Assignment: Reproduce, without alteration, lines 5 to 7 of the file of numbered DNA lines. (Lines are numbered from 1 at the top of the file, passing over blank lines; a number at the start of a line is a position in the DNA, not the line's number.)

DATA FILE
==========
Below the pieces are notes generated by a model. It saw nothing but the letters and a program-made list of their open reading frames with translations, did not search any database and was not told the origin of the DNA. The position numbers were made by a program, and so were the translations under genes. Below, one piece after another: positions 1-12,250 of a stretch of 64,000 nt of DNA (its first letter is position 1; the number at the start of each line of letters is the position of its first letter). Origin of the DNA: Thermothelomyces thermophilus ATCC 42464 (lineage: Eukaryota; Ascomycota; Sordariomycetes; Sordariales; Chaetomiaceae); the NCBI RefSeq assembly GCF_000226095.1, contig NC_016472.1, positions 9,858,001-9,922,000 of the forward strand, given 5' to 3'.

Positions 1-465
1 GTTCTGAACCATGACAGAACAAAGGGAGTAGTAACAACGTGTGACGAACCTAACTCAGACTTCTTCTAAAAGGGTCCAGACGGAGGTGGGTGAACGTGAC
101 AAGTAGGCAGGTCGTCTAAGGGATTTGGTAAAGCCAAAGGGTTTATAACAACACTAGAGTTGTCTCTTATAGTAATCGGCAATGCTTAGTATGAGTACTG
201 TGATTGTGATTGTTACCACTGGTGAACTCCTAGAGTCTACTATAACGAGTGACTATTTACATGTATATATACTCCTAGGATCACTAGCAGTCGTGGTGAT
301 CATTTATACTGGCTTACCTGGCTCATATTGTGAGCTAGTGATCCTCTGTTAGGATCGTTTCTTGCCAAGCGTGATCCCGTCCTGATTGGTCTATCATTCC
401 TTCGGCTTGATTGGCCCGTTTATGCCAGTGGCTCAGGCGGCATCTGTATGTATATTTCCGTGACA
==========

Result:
201 TGATTGTGATTGTTACCACTGGTGAACTCCTAGAGTCTACTATAACGAGTGACTATTTACATGTATATATACTCCTAGGATCACTAGCAGTCGTGGTGAT
301 CATTTATACTGGCTTACCTGGCTCATATTGTGAGCTAGTGATCCTCTGTTAGGATCGTTTCTTGCCAAGCGTGATCCCGTCCTGATTGGTCTATCATTCC
401 TTCGGCTTGATTGGCCCGTTTATGCCAGTGGCTCAGGCGGCATCTGTATGTATATTTCCGTGACA